Personal support AP is funded by a MRC studentship. DE is a Principal Research Fellow of Cancer Research UK. JH is a National Health and Medical Research Council (NHMRC) Australia Fellow. MS. is a NHMRC Senior Research Fellow. GT is an NHMRC Senior Principal Research Fellow. DL is supported by the FWO and the KULPFV/10/016-SymBioSysII. JL is a UNESCO-L'Oréal International Fellow. RB was a Cancer Institute NSW Fellow. KAP is a National Breast Cancer Foundation Fellow (Australia).

Funding of constituent studies These are listed by funding agency, with each grant number in parentheses

Academy of Finland (266528);

Addenbrookes Charitable Trust;

Agency for Science, Technology and Research of Singapore;

Asociación Española Contra el Cáncer and the Fondo de Investigación Sanitario (PI11/00923, PI08/1120);

Baden Württemberg Ministry of Science, Research and Arts;

Breast Cancer Campaign (2009PR42);

Breast Cancer Research Foundation;

Canadian Institutes of Health Research (CIHR Team in Familial Risks of Breast Cancer program);

Cancer Australia;

Cancer Councils of New South Wales, Victoria, Tasmania and South Australia;

Cancer Foundation of Western Australia;Cancer Fund of North Savo;

Cancer Research UK (C1287/A10118, C1287/A12014, A7572, A10124, A11699, A16561, C507/A6306, C10097/A7484,C1275/A11699);

Chief Physician Johan Boserup and Lise Boserup Fund;

Danish Breast Cancer Group;

Danish Medical Research Council;

Deutsche Krebshilfe (70-2892-BR I, PBZ_KBN_122/P05/2004);Dietmar-Hopp Foundation;

Dutch Cancer Society (1997-1505, 2004-3124, NKI2007-3839, 2009-4318, NKI2009-4363);

Dutch government (NWO 184.021.007);

Dutch National Genomics Initiative;

ELAN-Fond of the University Hospital of Erlangen;

European Community´s Seventh Framework Programme (HEALTH-F2-2009-223175) Federal Ministry of Education and Research, Germany (01KH0402);

Finnish Cancer Society;

Fondazione IRCCS Istituto Nazionale Tumori;

Genome Spain Foundation;

German Cancer Research Center (DKFZ);

Hamburg Cancer Society;

Helmholtz Society;

Helsinki University Central Hospital Research Fund;

Italian Association for Cancer Research(AIRC);

Kuopio University Hospital special Government Funding;

National Health and Medical Research Council of Australia (209057, 251553 and 504711);

National Breast Cancer Foundation (Australia);

NIHR Cambridge Biomedical Research Centre;

Nordic Cancer Union;

Märit and Hans Rausings Initiative Against Breast Cancer; Nordic Cancer Union;

Polish Foundation of Science (PBZ_KBN_122/P05/2004);

Queensland Cancer Fund;

Red Temática de Investigación Cooperativa en Cáncer;

Sigrid Juselius Foundation;

Susan G. Komen Breast Cancer Foundation;

Stichting tegen Kanker (232-2008 and 196-2010);

United States National Institutes of Health (BBMRI-NL-CP16, CA69638, CA69417, CA06503, CA116201, CA122340, CA128978, CA63464, CA54281, CA098758, CA132839, CA164920, CA98216, CA098233, CA148065, CA98710, CA98758, and Intramural Research Program of National Institutes of Health and National Cancer Institute);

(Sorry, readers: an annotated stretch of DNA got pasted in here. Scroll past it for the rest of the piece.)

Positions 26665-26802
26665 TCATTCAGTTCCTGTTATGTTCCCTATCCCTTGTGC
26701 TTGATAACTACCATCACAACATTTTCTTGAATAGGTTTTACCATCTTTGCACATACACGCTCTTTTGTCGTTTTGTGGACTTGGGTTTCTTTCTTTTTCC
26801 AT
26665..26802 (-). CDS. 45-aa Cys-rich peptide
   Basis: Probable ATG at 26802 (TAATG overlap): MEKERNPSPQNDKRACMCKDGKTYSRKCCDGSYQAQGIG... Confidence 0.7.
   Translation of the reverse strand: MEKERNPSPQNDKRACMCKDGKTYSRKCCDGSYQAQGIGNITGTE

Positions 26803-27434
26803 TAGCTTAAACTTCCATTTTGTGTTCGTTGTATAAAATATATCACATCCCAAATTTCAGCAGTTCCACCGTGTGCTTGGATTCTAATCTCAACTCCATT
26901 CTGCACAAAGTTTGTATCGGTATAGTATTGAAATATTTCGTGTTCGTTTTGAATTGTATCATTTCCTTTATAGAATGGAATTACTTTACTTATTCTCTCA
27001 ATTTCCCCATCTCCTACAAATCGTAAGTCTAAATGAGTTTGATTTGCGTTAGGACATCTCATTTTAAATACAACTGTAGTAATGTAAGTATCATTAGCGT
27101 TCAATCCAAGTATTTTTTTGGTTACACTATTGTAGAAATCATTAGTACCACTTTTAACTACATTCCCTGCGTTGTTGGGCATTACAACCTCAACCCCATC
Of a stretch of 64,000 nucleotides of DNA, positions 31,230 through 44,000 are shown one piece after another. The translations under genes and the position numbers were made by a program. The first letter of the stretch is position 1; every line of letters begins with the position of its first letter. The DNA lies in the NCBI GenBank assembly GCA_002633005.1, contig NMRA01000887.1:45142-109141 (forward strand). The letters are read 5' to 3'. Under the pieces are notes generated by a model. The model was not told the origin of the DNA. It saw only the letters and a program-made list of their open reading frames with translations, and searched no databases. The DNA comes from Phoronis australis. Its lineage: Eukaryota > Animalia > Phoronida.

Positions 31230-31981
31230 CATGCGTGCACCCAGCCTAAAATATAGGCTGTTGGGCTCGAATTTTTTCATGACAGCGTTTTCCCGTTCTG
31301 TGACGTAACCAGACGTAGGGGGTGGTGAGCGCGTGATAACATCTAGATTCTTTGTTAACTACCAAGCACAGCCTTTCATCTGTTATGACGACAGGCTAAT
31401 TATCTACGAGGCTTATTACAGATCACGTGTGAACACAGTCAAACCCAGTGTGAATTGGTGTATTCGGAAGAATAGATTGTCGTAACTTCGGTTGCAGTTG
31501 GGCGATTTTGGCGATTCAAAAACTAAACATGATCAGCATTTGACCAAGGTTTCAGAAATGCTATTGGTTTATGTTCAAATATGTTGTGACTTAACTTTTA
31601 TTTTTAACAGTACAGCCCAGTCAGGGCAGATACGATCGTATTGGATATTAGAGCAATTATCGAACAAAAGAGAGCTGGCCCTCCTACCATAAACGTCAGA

UK National Institute for Health Research Biomedical Research Centres at the University of Cambridge, Guy's & St. Thomas' NHS Foundation Trust in partnership with King's College London, and University of Oxford;

University of Eastern Finland strategic funding;

Victorian Health Promotion Foundation;

Victorian Breast Cancer Research Consortium; YORKSHIRE CANCER RESEARCH (S295, S299, S305PA).

Authors’ Affiliations

(1)
Centre for Cancer Genetic Epidemiology, Department of Public Health and Primary Care, University of Cambridge, 2 Wort’s Causeway, Cambridge, CB1 8RN, UK
(2)
Centre for Cancer Genetic Epidemiology, Department of Oncology, University of Cambridge, 2 Wort’s Causeway, Cambridge, CB1 8RN, UK
(3)
Program in Genetic Epidemiology and Statistical Genetics, Department of Epidemiology, Harvard School of Public Health, 677 Huntington Avenue, Boston, MA 02115, USA
(4)
Department of Epidemiology, Harvard School of Public Health, 677 Huntington Avenue, Boston, MA 02115, USA
(5)
Netherlands Cancer Institute, Antoni Van Leeuwenhoek Hospital, Plesmanlaan 121, 1066 CX Amsterdam, The Netherlands
(6)
Faculty of Medicine, University of Southampton, Highfield Campus, Southampton, SO17 1BJ, UK
(7)
Division of Genetics and Epidemiology, Institute of Cancer Research, 15 Cotswold Road, Sutton, SM2 5NG Surrey, UK
(8)
Department of Obstetrics and Gynecology, University of Helsinki and Helsinki University Central Hospital, Haartmaninkatu 8, FIN-00029 HUS Helsinki, Finland
(9)
Department of Medical Epidemiology and Biostatistics, Karolinska Institutet, Nobels väg 12A, Stockholm, 17177, Sweden
(10)
Vesalius Research Center (VRC), Vib, Herestraat 49, 3000 Leuven, Belgium
(11)
Laboratory for Translational Genetics, Department of Oncology, University of Leuven, Herestraat 49, 3000 Leuven, Belgium
(12)
Oncology Department, University Hospital Gasthuisberg, Herestraat 49, 3000 Leuven, Belgium
(13)
Copenhagen General Population Study, Herlev Hospital, Copenhagen University Hospital, Herlev Ringvej 75, DK-2730 Herlev, Copenhagen, Denmark